NAXSI: integrate a WAF for Nginx
|Operating System||Debian 7|
NAXSI means Nginx Anti Xss & Sql Injection.
Technically, it is a third party nginx module, available as a package for many UNIX-like platforms. This module, by default, reads a small subset of simple rules (naxsi_core.rules) containing 99% of known patterns involved in websites vulnerabilities. For example, '<', '|' or 'drop' are not supposed to be part of a URI.
Being very simple, those patterns may match legitimate queries, it is Naxsi's administrator duty to add specific rules that will whitelist those legitimate behaviours. The administrator can either add whitelists manually by analyzing nginx's error log, or (recommended) start the project by an intensive auto-learning phase that will automatically generate whitelisting rules regarding website's behaviour.
In short, Naxsi behaves like a DROP-by-default firewall, the only job needed is to add required ACCEPT rules for the target website to work properly.
To install NAXSI, we're going to use DotDeb packages to get a recent version of NAXSI and Nginx. Then you're ready to install:
aptitude install nginx-naxsi python-twisted python-mysqldb nginx-naxsi-ui
There are several types of installation and mode. You may for example want:
- Integrate NAXSI as a frontal proxy
- Integrate NAXSI directly on your current Nginx web server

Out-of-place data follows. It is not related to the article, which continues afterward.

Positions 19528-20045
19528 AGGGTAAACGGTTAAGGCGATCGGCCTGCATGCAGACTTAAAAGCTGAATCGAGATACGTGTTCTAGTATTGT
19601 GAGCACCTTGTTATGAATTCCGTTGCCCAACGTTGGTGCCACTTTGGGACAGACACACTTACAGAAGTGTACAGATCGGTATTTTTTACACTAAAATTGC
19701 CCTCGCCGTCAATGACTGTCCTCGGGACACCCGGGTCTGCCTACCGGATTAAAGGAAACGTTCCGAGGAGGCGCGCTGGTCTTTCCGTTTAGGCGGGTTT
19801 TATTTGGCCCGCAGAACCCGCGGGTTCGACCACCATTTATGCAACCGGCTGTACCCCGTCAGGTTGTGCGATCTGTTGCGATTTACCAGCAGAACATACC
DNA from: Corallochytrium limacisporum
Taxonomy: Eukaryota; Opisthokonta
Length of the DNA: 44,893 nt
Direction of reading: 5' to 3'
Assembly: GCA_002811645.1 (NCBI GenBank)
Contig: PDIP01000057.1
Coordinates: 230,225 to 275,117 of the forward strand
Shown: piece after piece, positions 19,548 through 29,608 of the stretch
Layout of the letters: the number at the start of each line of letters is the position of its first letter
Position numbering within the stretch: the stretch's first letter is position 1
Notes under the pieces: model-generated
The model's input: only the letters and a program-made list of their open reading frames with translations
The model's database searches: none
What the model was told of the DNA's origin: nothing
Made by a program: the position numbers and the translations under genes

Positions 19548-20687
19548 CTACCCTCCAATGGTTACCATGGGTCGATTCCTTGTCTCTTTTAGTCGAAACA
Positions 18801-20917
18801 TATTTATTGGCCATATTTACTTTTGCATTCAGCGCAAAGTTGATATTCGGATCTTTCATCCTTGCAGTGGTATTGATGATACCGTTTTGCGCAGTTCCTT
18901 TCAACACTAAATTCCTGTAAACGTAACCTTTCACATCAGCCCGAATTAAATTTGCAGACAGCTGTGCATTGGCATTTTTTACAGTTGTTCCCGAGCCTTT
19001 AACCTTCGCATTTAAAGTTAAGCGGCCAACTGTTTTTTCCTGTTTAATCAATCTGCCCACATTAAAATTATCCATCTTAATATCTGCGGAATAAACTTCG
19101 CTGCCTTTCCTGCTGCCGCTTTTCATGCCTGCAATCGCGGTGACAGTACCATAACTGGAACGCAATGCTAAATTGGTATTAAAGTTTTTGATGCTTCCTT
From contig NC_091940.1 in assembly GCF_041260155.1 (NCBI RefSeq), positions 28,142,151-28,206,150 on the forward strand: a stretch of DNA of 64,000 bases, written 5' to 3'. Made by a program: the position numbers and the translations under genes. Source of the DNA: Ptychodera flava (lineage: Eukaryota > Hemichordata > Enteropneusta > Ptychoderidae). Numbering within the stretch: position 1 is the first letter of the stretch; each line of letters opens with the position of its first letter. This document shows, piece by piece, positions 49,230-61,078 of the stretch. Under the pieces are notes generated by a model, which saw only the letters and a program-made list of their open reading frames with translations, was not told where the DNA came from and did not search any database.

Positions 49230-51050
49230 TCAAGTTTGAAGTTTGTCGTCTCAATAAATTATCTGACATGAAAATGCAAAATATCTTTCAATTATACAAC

3.1 Global configuration
If you want to enable NAXSI module on your Nginx, simply uncomment this line:
[...] ## # nginx-naxsi config ## # Uncomment it if you installed nginx-naxsi ## include /etc/nginx/naxsi_core.rules; [...]
Here is the configuration:
- LearningMode: this is the learning mode. For a first step, do not activate it
- SecRulesEnabled: this will load default rules
- DeniedUrl: where blocked requests should be send (generally used for learning mode)
3.1.1 With proxying
If you don't want to touch to your current setup (Apache for example), you can add Nginx as a reverse proxy and add Naxsi with it:
Now restart Nginx!
3.1.2 Without proxying
If you want to install NAXSI directly on your current Nginx installation, here are the
Now restart Nginx!
3.2 Fail2ban integration
You can mix to fail2ban to definitively block IPs for attackers. How to do it? First install fail2ban:
aptitude install fail2ban
Then add this NAXSI filter:
[INCLUDES] before = common.conf [Definition] failregex = NAXSI_FMT: ip=<HOST> ignoreregex =
When it will find "NAXSI_FMT: ip=" followed by an IP address, it will inform fail2ban daemon that this filter rule match.
And add a section within /etc/fail2ban/jail.conf with:
[nginx-naxsi] enabled = true port = http,https filter = nginx-naxsi logpath = /var/log/nginx/*error.log maxretry = 3
It will ask to fail2ban to watch at the Nginx errors logs. Each time the filter will match, it will increment a number since it reaches the maximum. Then fail2ban will ask to iptables to block the IP source.
4 Test NAXSI
And try to go to your URL website in adding "?a=%3C" (ex: http://www.deimos.fr/?a=%3C). You should see something like this in your logs:
2014/04/04 20:13:26 [error] 4256#0: *7 NAXSI_FMT: ip=192.168.0.157&server=192.168.0.84&uri=/<>&learning=0&total_processed=47&total_blocked=1&zone0=URL&id0=1302&var_name0=, client: 192.168.0.157, server: localhost, request: "GET /%3C%3E HTTP/1.1", host: "192.168.0.84"
You can see "NAXSI_FMT" which indicates that NAXSI has correctly blocked it!
You can generate reporting by installing nx_util:
aptitude install git python-geoip git clone https://github.com/nbs-system/naxsi.git cd naxsi/nx_util/ python setup.py install
You're now ready to generate the report from error logs:
/usr/local/bin/nx_util.py -c /usr/local/etc/nx_util.conf -v3 -l /var/log/nginx/*error.log -H /usr/share/nginx/html/naxsi.html
And if you look at the html result: